PHOTO COURTESY SELF INSERT SELF INSERT — The band Self Insert’s members are pictured above. From left are, per band member Sebastian Hedge, “Unknown,” Sebastian Hedge and Zakary Waxman.

The pitched-up, distorted vocals and cacophonous production style of Deltona band Self Insert might not be for everyone, but their throw-it-at-the-wall-and-see-what-sticks approach to music is what drew me in. 

Self Insert is a musical project from Deltona residents Zakary Waxman, Sebastian Hedge and —Hedge’s words, not mine — ”multiple unknown members represented only by silhouette.”

Over the top? Sure. But not being able to name all of your bandmates doesn’t seem too far off for a band whose musical inspirations are more about the feelings conjured than the music itself.

“Sometimes I feel our recollections of songs that we’ve heard, recently or a long time ago, are more potent than the songs themselves. Once a song congeals into memory space, it becomes something different that is entangled with your own imagination, rather than an exact replica of the song by the original artist,” Hedge said. “To me, that experience is inseparable from creativity.”

Even the name of the band is more mind-bending than it may seem initially.

“Our band name is a term to describe the texture of life that comes from the thin and tenuous distinction between what is unreal or artificial, and what is reality,” Hedge said. “We think making art in this way is thus more like a “self insert” (being created as something artificial that is also still you) than simply ‘being yourself.’”

The band’s forthcoming first EP, Philas tackles some pretty heavy themes by way of that pop-inspired alchemy. The three-track EP, composed of the songs “Necrophilia,” “Objectophilia” and “Technophilia” are not for the faint of heart — and certainly not for kids, given the lyrical content — but they call to mind the blistering, maximalist hyperpop made famous in recent years by bands like 100 gecs as well as rhythms typically heard in hip-hop.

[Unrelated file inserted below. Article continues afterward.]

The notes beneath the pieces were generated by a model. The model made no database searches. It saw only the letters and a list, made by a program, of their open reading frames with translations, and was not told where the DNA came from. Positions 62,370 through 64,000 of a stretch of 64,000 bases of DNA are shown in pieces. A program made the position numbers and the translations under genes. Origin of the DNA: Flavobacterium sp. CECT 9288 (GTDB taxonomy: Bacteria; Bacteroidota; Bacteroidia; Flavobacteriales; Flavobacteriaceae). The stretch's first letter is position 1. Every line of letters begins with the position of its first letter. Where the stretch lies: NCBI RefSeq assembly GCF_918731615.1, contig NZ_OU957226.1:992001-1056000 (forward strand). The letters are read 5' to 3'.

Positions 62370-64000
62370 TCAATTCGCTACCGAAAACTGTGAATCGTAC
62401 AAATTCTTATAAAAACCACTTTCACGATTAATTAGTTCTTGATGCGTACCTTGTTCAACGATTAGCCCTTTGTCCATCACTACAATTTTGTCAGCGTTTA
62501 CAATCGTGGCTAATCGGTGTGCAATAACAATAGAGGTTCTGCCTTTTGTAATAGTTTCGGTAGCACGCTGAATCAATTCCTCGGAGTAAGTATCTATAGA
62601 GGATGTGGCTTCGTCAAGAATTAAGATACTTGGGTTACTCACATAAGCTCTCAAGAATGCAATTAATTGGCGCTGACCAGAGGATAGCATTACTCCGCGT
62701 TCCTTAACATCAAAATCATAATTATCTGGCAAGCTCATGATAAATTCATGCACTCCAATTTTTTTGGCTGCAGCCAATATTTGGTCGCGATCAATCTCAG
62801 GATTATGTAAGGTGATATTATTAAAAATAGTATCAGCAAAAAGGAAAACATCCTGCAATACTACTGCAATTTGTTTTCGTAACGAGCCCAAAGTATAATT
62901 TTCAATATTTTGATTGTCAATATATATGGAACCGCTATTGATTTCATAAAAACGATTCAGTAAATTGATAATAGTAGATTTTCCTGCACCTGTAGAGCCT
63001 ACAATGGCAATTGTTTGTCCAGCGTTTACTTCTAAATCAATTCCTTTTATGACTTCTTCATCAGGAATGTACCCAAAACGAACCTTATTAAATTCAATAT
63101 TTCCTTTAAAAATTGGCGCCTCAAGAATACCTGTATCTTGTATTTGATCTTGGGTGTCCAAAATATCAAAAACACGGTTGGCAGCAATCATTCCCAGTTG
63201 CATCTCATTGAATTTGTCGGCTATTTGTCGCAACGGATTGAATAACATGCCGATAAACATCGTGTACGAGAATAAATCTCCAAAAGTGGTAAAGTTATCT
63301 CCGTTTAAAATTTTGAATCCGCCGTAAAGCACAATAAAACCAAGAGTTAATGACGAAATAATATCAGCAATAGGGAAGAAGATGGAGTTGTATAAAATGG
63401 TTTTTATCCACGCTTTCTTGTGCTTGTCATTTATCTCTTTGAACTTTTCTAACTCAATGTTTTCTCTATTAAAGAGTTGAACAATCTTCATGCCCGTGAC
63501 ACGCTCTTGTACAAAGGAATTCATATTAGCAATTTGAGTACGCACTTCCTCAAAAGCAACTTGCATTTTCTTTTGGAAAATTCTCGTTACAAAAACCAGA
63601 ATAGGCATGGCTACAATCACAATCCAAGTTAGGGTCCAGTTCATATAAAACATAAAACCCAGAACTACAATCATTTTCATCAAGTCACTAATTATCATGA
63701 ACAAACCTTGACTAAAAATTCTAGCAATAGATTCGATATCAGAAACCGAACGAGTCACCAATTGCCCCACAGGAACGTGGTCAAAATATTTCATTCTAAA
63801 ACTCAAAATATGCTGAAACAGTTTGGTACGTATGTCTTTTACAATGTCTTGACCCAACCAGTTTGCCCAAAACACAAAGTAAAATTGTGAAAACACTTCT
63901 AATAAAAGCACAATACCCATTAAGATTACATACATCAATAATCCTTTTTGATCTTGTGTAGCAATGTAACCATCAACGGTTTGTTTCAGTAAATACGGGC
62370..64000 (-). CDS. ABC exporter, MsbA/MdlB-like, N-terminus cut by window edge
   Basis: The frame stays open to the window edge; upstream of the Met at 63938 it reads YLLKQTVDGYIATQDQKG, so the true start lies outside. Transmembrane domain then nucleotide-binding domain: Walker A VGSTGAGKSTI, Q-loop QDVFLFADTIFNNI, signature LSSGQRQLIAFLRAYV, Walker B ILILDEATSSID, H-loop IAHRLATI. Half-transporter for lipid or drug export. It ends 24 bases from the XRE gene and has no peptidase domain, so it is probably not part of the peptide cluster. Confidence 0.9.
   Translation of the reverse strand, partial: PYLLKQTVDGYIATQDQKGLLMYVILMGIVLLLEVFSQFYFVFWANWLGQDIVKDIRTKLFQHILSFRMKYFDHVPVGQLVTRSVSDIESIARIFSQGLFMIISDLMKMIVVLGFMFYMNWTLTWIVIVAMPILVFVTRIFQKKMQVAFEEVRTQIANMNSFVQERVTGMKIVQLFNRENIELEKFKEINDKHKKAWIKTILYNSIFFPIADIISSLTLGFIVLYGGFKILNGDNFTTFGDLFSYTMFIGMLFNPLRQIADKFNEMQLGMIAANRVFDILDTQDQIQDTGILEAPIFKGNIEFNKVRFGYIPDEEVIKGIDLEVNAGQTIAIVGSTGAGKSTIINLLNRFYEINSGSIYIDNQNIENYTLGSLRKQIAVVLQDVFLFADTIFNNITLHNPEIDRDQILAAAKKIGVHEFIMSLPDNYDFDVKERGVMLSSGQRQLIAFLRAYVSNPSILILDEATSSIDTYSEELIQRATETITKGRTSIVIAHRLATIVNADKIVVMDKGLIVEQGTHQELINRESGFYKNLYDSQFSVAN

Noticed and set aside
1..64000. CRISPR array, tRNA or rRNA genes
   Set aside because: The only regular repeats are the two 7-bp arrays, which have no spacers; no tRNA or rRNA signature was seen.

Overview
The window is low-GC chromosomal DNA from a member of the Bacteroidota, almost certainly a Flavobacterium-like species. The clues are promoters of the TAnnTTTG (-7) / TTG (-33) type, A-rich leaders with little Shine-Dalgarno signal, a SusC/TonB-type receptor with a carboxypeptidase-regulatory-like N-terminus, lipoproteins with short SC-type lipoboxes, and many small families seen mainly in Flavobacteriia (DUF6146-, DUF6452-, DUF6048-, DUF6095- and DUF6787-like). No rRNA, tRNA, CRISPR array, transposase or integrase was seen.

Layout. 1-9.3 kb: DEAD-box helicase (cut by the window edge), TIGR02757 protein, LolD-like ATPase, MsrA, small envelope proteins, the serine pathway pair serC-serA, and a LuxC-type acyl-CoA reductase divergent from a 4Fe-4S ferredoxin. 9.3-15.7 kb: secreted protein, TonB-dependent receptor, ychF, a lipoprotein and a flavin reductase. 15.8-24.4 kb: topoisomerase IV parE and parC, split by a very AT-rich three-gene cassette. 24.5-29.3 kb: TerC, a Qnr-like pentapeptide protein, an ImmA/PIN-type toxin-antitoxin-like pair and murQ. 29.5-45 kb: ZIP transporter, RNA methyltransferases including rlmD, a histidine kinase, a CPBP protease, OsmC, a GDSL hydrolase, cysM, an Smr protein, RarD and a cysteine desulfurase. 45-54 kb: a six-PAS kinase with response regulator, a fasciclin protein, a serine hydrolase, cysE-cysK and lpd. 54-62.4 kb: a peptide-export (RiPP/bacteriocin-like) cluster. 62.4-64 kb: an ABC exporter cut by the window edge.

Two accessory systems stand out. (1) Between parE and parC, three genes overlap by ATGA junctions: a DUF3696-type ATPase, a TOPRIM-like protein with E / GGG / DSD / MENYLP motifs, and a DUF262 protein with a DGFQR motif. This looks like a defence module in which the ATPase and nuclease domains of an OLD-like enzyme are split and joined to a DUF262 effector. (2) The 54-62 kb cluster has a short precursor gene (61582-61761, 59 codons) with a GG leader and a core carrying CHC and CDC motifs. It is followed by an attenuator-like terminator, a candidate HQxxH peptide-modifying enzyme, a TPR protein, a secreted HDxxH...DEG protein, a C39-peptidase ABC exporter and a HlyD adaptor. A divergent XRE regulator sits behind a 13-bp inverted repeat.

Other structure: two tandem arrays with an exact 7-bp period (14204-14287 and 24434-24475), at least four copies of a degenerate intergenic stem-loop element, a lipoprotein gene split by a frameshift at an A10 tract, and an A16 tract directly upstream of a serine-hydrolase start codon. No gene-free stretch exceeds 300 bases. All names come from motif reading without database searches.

But ask the band, and they can’t quite pin who their inspirations are.

“We might bring up a pop or rap artist we are inspired by, but only as a sort of idea or filter to pass our individual experiences through,” Hedge told The Beacon. “We are for people who like pop culture alchemy.”

The band is working on a full-length album, and I’m looking forward to hearing how this band’s sound morphs and alchemizes in the future.

Explicit lyrics warning: Most of their released tracks include lyrical content and references not for the faint of heart or for children. 

Self Insert’s EP Philas will be available to listen to on music streaming platforms Oct. 28. You can get a sneak peek by listening on bandcamp at

Recommended if you like: 100 gecs, Death Grips

Genre: Hyperpop, experimental hip-hop

— Are you a local musician or band working on an earworm? Send it to and you may be featured in a future West Volusia Playlist.


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